“I need someone to walk me to the stairs!”
Earlier, I heard him shouting for another Metro passenger to turn down his music. I was standing down the aisle on the same car, a crowd of passengers between us.
In fact, dude got so frustrated that he stood up, tapped his stick through the parting crowd, pressed the intercom, and ordered the train driver to exit the cockpit and quiet the DJ. The driver poked out his head and assessed the situation. After a couple-minute-rundown, the driver weighed in on the blind brother’s behalf.
“Turn down the music. He’s listening for the announcements. He can’t hear upcoming stops.”
Logic shushed the music. The blind brother returned to his seat. He continued his cell phone conversation. Talking at the top of his lungs!
When we heard the announcement for Union Station, homeboy stood up and shouted out his recruitment notice:
“I need someone to walk me to the stairs.”
Crickets. He stood brazenly within the silence.
Really, hypocrite! At first, I laughed to myself. Irony. Lost. On. This. Individual.
And truth be told, I’m used to hearing trippy monologues on the train. But most soloists don’t end their scenes asking to be escorted off the train.
Then I had to give it up to my man. I mean, in the first place, don’t you have to be brazen riding the train Black and blind? I didn’t imagine his travel options included a chauffeur.
I decided I had a role to play. From where I stood, I shouted down the length of the car.
“I got you, man!”
I walked up to the cat and told him I was standing to his left. He continued speaking loudly into his phone. Telling a story about money and service dogs and how much they cost and how he chooses to manage on his own.
When the train stopped, he took my right arm and we exited. He remained on his phone, igging me like I was actually on the clock as his chauffeur!
As the crowd thinned, we got closer to the stairs. I asked if we were walking at a pace “cool for you?”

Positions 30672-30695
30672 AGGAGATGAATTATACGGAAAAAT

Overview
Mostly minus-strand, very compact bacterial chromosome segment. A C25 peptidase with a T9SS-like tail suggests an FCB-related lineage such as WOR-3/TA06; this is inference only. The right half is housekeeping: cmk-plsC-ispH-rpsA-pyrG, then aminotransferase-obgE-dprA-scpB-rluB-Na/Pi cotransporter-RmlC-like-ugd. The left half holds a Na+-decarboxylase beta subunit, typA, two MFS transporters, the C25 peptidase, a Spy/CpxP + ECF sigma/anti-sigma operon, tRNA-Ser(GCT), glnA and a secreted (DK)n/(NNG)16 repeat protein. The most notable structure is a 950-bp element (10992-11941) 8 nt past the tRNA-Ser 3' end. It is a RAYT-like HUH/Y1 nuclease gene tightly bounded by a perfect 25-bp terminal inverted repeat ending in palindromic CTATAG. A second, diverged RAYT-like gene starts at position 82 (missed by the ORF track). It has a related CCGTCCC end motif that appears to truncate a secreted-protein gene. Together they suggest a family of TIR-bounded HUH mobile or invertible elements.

“Just get me to the stairs. I’m good after that.”
“What’s your name?”
“What’s your name?”
We reached the top of the stairs.
He just released my right arm. I don’t recall him saying thanks. I took the steps at my normal pace. I could still hear his voice above the drone at Union Station.
Escorting Prince Eric! A Hallmark Moment? Hell to the no! But a Human Moment. Oh yes yes yes!
You definitely need to be human to answer a call to community!
Riding LA Metro Wreaking Happiness! People get ready, there’s a train a coming!
BONUS EXCERPT from my book, Black Man of Happiness: In Pursuit of My ‘Unalienable Right’ : “… I’m a healer. Not the elusive The Healer. Just one healer against manipulation and for inspiration. Believing Black men have the capacity to act and do right. Resting on our tradition of contribution above and beyond any definition that describes us only as reflections of male privilege. I want to communicate with Black men. I want to encourage us to be our best selves. I want to help heal our wounds. I have high expectations of Black men. My calling card is the benefit of the doubt. I am not trying to be an expert or spokesman for Black men. I see Black men as experts on their own lives. I humbly ask them what’s on their minds. I listen. I risk trust. I believe if I come at brothers cleanly they will respond cleanly. My experience says with common sense and common courtesy we can short circuit a lot of defensiveness and belligerence just below the surface in some brothers. My experience says passionate and persistent common sense and common courtesy are actually political styles that counter attack America’s historical breakdown on Black men….” www.blackmanofhappiness.com/shop